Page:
After all, Ephesians 4:5 states
“There is one body, and one Spirit, even as ye are called in one hope of your calling; One Lord, one faith, one baptism.”
Here’s a super brief history of the events following Christ’s mortal ministry:
- Christ was crucified and resurrected
- The apostles were slaughtered
I told you it would be brief!
But with that understanding, it becomes easy to see how following the death of Christ and the martyrdom of his apostles, the order and doctrine Christ had established slowly gave way to doubt, confusion and corruption. Where there had once been revelation from God, church leaders now had to rely on assumption, human interpretation, and–in some cases–political pressure to govern the church.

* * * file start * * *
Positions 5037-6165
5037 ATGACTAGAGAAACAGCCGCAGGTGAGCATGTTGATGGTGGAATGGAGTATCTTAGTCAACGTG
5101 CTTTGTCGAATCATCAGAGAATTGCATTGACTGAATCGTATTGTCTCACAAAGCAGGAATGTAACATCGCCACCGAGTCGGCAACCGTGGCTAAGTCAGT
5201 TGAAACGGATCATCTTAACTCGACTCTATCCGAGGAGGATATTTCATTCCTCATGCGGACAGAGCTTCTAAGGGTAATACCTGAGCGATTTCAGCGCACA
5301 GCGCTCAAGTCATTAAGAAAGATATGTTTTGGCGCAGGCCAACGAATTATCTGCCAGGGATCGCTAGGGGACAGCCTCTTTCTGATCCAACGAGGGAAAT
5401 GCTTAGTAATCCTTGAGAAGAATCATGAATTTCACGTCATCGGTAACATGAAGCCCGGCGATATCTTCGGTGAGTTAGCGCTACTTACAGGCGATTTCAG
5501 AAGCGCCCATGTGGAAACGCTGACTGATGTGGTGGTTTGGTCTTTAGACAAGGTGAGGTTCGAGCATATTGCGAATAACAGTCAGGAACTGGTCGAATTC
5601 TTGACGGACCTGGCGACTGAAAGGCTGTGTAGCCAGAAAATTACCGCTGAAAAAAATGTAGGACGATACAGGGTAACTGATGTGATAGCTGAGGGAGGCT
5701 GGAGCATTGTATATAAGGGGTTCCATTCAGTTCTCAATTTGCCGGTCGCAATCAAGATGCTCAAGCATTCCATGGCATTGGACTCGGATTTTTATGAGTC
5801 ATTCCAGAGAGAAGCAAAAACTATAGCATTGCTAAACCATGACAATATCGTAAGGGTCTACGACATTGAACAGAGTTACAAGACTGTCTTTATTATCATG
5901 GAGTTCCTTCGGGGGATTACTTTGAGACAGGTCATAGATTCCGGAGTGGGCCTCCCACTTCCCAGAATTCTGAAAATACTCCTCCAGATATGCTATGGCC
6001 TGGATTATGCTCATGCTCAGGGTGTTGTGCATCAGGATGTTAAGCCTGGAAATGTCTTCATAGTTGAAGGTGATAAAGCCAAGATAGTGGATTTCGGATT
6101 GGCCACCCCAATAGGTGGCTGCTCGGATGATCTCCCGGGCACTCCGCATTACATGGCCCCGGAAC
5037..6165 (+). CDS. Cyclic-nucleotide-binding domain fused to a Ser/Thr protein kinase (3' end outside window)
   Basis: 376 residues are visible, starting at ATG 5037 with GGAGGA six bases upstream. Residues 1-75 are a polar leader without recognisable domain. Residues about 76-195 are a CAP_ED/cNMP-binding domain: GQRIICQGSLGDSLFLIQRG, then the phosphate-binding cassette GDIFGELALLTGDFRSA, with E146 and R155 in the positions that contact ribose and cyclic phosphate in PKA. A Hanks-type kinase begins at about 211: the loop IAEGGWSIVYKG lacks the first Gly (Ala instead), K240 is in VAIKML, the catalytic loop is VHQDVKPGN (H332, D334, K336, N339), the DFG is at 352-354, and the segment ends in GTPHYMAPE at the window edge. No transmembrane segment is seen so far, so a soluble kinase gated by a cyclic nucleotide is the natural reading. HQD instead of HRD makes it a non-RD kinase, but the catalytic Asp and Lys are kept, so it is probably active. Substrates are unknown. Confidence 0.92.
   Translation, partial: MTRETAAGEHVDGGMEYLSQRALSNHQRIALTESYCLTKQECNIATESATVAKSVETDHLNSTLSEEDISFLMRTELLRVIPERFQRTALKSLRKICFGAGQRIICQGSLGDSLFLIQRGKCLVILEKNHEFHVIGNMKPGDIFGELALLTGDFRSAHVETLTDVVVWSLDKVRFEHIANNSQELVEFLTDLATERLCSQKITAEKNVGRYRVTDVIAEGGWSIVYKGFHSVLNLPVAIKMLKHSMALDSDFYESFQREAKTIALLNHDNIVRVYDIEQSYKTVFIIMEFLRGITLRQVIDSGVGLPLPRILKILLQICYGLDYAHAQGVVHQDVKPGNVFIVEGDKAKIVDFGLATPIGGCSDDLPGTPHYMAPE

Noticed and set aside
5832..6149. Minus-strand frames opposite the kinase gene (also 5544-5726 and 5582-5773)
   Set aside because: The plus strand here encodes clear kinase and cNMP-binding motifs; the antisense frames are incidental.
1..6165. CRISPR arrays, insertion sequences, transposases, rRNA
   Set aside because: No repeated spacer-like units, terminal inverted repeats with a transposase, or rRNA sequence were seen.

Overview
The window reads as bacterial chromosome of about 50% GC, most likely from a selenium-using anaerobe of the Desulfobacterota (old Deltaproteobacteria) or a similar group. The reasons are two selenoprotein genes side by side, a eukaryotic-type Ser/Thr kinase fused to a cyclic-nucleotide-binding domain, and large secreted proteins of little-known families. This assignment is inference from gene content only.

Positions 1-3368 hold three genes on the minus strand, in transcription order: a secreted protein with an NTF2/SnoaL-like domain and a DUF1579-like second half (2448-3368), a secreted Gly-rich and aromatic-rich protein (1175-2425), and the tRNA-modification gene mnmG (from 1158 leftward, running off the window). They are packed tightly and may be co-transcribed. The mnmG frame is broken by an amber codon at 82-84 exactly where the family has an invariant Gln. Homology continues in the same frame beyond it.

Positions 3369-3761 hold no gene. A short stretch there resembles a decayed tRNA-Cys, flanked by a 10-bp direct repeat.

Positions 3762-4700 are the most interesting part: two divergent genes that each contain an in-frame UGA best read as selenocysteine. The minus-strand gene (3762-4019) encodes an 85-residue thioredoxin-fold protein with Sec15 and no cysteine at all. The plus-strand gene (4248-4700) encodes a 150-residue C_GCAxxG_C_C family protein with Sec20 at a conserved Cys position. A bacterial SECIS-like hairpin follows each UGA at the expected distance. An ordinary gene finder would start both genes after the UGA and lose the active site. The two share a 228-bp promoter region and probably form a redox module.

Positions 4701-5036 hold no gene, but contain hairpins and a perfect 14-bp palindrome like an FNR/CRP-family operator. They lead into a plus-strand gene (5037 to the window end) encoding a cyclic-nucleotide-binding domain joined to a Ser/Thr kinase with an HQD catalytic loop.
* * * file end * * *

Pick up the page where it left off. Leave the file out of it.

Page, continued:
Mormons view this time in which Christ’s order and authority were taken from the earth as the Great Apostasy (aka The Dark Ages). Eventually, many well-meaning and enlightened individuals attempted to reform altered and/or corrupted practices within the Christian church, and the Protestant Reformation resulted in the many many Christian denominations we see today.
But without divine revelation, as God had given through prophets all throughout history, Christ’s original Church could not be duplicated.
And while many of these denominations placed great emphasis on adhering as closely as possible to Christ’s teachings in the New Testament, none claimed to be an actual restoration of Christ’s original Church, under divine commission by God Himself, created under His direction and authority.
Except the Mormons.
And it started with Joseph Smith.
Joseph Smith And The Start of the Mormon Church